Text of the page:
"Workers Solidarity Movement closing statement" published

Submitted by Entdinglichung on March 13, 2023

R Totale

11 months 2 weeks ago

Submitted by R Totale on March 20, 2023

Would be good to get this actually added to the library, if anyone feels up to it?


11 months 1 week ago

Submitted by Entdinglichung on March 21, 2023



11 months 1 week ago

Submitted by syndicalist on March 22, 2023

For the record: I am not a "platformist".

For transparency: I have known founding members since the WSM's start. While we have had disagreements, I continue to value and maintain a longstanding friendship with an early member.

“Lessons Learned” is the only part of the statement I have read thus far.

Broadly speaking. I think these sum up point have value and can be transferred to both a lot internal and some external stuff we do. I think in smaller organizations, with often times small scatted memberships, there are some decent take-aways as written below. I am largely more concerned with having a functional organization and I think there are some things written that I agree with. I have not taken the time to dissect each of these items.

“Lessons Learned.

4.1 Until anarchists are organised in sufficiently large numbers to maintain reasonably formal membership organisations on a permanent basis that both propagandise and organise in workplaces and communities, anarchism won’t shape the outcomes of future social struggles. Until then, the electoralist left - i.e. the non-revolutionary alternative - will maintain their position as the leading ideas of our class - and, most importantly, our class will not win.

4.3 We learnt that it was important to have a collective project. Working as a collective through the WSM organisation has allowed each of us to contribute more to our movements - and to the significant struggles that our class has mounted in the past thirty-seven years - than we could have contributed as disparate individuals. So long as the struggle continues, there will be a need for collective organisation.
4.4 When organising for revolution, there is a tension between the creativity and experimentation that makes organisations relevant and attractive to individuals, and the organisational skills and structure building that allows an organisation to scale up and become a mass organisation. The value of organisation, including administration/‘bureaucracy’ or formal approaches to meetings, only becomes apparent over time.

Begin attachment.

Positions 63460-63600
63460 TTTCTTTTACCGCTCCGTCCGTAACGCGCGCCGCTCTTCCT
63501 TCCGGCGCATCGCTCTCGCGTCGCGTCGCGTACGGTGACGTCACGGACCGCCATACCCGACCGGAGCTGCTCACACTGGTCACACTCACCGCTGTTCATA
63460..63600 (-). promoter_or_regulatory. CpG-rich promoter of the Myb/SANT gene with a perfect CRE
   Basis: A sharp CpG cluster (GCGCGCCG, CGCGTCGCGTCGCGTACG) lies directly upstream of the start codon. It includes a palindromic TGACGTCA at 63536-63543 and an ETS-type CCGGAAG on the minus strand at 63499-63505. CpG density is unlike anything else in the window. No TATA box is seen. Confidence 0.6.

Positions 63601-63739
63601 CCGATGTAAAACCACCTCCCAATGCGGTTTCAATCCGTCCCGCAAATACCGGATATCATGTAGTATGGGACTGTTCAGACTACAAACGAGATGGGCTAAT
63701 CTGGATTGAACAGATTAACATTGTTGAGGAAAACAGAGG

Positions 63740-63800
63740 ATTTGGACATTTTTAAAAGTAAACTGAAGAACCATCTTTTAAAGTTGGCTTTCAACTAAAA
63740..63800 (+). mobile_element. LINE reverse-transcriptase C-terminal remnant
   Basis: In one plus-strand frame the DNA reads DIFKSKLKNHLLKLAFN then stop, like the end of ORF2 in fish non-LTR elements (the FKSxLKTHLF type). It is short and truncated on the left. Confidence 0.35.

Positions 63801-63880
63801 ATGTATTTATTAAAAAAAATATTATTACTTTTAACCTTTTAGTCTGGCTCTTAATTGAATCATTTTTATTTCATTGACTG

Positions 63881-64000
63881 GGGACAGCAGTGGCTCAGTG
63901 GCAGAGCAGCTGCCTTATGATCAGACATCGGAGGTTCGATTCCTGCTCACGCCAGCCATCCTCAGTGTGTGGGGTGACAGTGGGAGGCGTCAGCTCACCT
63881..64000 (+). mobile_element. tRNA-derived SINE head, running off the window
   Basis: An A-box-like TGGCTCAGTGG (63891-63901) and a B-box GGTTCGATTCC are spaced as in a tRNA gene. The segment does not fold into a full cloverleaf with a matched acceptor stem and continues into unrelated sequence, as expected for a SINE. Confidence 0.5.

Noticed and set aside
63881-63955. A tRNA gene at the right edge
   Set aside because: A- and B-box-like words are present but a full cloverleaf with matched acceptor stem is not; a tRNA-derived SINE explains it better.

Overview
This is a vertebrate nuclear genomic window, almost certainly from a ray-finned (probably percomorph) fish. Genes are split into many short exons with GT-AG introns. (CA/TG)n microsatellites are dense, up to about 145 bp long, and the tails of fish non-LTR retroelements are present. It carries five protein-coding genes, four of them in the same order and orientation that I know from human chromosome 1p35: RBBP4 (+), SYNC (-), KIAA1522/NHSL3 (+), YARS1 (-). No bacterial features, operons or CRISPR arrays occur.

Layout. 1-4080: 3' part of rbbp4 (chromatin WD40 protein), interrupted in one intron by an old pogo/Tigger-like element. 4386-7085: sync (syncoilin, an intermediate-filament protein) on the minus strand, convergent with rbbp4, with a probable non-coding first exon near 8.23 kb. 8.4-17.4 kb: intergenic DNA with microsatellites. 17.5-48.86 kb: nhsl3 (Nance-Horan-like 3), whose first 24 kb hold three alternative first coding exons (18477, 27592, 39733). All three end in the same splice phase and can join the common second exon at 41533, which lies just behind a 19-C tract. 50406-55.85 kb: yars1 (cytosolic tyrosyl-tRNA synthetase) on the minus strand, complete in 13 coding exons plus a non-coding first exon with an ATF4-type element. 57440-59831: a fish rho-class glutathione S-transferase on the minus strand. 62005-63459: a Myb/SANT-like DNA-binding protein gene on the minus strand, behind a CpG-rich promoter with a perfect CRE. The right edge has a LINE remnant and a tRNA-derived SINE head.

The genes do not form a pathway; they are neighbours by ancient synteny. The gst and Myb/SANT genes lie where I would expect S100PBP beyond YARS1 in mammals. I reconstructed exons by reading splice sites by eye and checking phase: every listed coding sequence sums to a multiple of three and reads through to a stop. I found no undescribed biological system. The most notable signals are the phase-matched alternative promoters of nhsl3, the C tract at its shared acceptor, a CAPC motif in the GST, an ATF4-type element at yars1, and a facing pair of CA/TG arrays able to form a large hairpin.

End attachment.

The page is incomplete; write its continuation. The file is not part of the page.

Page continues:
4.5 The quality of democracy and decision-making in our movements is enhanced by adopting basic organising strategies such as the holding of regular meetings with formal approaches to facilitating and minute-taking. A culture of democracy and transparency is created. This facilitates the development of good relationships and trust being sustained over a long period of time. The ability to have discussions where profound disagreements come out and to reach agreements that can be implemented is crucial.

4.6 There is no substitute for meeting face to face, building relationships slowly over time, and building a sense of community. Social Centres are valuable. Significant options for collective action open up when a group or a movement have a physical space that can be used for meetings, events and storage. The setting up of such infrastructure is an important collective project for a movement or organisation.

4.7 Producing content or having a media campaign needs to be part of a conscious and considered strategy: a successful media campaign can be very empowering.

4.8  We make choices about how to fight for a new world. These choices shape the type of world we build. We recognise that people's intersectional experience of oppression and exploitation will often determine how they fight back. The principle of “nothing for us without us” is of central importance. We therefore recognise that an anarchist revolutionary organisation should be diverse and multicultural. 

4.9 Our experience has confirmed that we win through organising; that our power is in our unions, our communities, and our streets. People learn their own power through success. Winning is important and so is how we win. When we win by direct action people are empowered to deliver the change that they wish to see. Direct action becomes legitimate, and, as organisers, we are able to share the power of a good example.”